Bibi Investment Move Signals Iran Attack?

Prime Minister asked for permission to make changes in his personal investments – prompting speculation.

Gil Ronen ,

Netanyahu reviews 2011
Netanyahu reviews 2011
Israel news photo: GPO Video

Prime Minister Binyamin Netanyahu has come under political and media sniping in recent days after it became known that he asked the State Comptroller's Office for permission to make changes in his personal investment portfolio. The Opposition Chairman went so far as to speculate that Netanyahu wants to change his investments so that he can lose less, or gain more, when he orders an attack against Iran's nuclear weapons facilities.

Prime Ministers in Israel are only allowed to give instructions for the handling of their investment portfolio when they enter office, out of concern that their insider knowledge and influence on world events could cause conflicts of interest. Tweaking the investment profile during the term of office requires special permission, which Netanyahu asked for.

While the Comptroller agreed to grant Netanyahu permission to change his investments, Netanyahu subsequently gave up on the idea when critical voices began to be heard.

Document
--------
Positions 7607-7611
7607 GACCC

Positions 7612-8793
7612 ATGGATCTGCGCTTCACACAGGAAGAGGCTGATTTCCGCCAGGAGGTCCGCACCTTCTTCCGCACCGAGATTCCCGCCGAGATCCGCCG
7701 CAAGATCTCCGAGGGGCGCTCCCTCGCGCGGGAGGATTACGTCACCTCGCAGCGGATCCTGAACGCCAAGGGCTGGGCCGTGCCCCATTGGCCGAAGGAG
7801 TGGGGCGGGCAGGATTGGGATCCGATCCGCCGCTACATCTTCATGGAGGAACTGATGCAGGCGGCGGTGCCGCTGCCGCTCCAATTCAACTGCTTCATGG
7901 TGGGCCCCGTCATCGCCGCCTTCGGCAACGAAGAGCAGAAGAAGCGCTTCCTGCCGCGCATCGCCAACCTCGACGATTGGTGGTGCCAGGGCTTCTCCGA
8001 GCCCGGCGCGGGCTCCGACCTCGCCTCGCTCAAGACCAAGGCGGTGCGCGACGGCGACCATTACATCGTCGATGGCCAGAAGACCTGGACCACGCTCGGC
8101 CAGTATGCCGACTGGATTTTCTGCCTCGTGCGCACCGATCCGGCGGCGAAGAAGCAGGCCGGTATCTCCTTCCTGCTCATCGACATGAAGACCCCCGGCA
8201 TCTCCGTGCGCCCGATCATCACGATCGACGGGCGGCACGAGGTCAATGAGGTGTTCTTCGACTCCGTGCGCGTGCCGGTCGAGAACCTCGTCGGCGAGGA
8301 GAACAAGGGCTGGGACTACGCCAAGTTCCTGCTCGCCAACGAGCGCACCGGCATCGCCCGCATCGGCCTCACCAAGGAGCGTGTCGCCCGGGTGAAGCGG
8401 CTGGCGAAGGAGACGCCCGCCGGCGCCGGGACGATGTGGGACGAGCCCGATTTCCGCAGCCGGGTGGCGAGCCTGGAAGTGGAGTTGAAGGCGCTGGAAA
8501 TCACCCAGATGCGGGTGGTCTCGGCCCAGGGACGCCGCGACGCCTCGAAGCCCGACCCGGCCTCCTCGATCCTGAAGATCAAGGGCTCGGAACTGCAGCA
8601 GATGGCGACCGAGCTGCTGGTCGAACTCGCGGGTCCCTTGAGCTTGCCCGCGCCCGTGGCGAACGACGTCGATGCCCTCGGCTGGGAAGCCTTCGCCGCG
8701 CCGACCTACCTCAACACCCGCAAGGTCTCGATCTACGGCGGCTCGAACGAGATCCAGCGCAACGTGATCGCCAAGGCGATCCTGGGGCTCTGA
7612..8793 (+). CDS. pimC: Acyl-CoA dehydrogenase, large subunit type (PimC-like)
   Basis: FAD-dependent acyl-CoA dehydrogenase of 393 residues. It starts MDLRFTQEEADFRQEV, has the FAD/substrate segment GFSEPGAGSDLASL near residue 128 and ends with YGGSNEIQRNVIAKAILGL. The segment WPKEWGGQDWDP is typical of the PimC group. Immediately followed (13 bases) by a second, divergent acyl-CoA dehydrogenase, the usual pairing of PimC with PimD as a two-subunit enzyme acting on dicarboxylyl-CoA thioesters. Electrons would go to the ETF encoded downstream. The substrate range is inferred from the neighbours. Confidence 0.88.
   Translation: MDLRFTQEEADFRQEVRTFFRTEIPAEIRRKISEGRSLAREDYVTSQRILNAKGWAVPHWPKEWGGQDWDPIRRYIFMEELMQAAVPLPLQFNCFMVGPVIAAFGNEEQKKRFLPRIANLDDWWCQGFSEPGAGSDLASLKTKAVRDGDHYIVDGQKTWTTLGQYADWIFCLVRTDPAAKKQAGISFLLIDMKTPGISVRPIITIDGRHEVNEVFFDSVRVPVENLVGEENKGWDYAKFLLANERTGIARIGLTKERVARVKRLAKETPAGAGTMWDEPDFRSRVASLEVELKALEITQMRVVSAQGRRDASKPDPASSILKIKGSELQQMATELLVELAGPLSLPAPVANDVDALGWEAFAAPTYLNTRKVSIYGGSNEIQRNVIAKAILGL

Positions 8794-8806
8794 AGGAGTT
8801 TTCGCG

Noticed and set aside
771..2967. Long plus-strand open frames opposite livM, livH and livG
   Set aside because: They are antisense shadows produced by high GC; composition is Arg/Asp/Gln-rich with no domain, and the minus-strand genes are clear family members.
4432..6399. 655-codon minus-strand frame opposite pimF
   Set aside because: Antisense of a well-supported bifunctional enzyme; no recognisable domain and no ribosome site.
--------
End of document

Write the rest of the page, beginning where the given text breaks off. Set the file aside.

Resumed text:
According to IDF Radio, MK Yariv Levin (Likud) said that the original request was a legitimate one, in view of the fact that Netanyahu's government has been in place for almost four years – a rare occurrence in Israeli politics, where governments usually do not reach the age of three.

"The State Comptroller determined clearly that in view of the government's long term in office, updating the instructions to investment managers is a reasonable thing, but it was the prime minister who decided not to make use of this right," he said. "In view of this, the opposition's attempt to attack the prime minster is ridiculous…"

Analyst Yaniv Pagot of the Ayalon Group speculated on IDF Radio that Netanyahu was considering the situation in Europe rather than the one in Iran, when asking for permission to tweak his portfolio. "We think the negative developments in the euro bloc, which are bringing it to a critical and decisive juncture in recent months, were a central element in the prime minister's considerations for a redistribution of assets."

"Netanyahu's step is strange and it holds more than a clue about his intentions," said Opposition Head MK Shaul Mofaz (Kadima). "Netanyahu's behavior shows that he is aware of the tremendous risks to the security of the state and its citizens and the danger that Israel's economy will collapse because of a hurried, unnecessary, unbalanced decision… regarding an independent Israeli attack in Iran."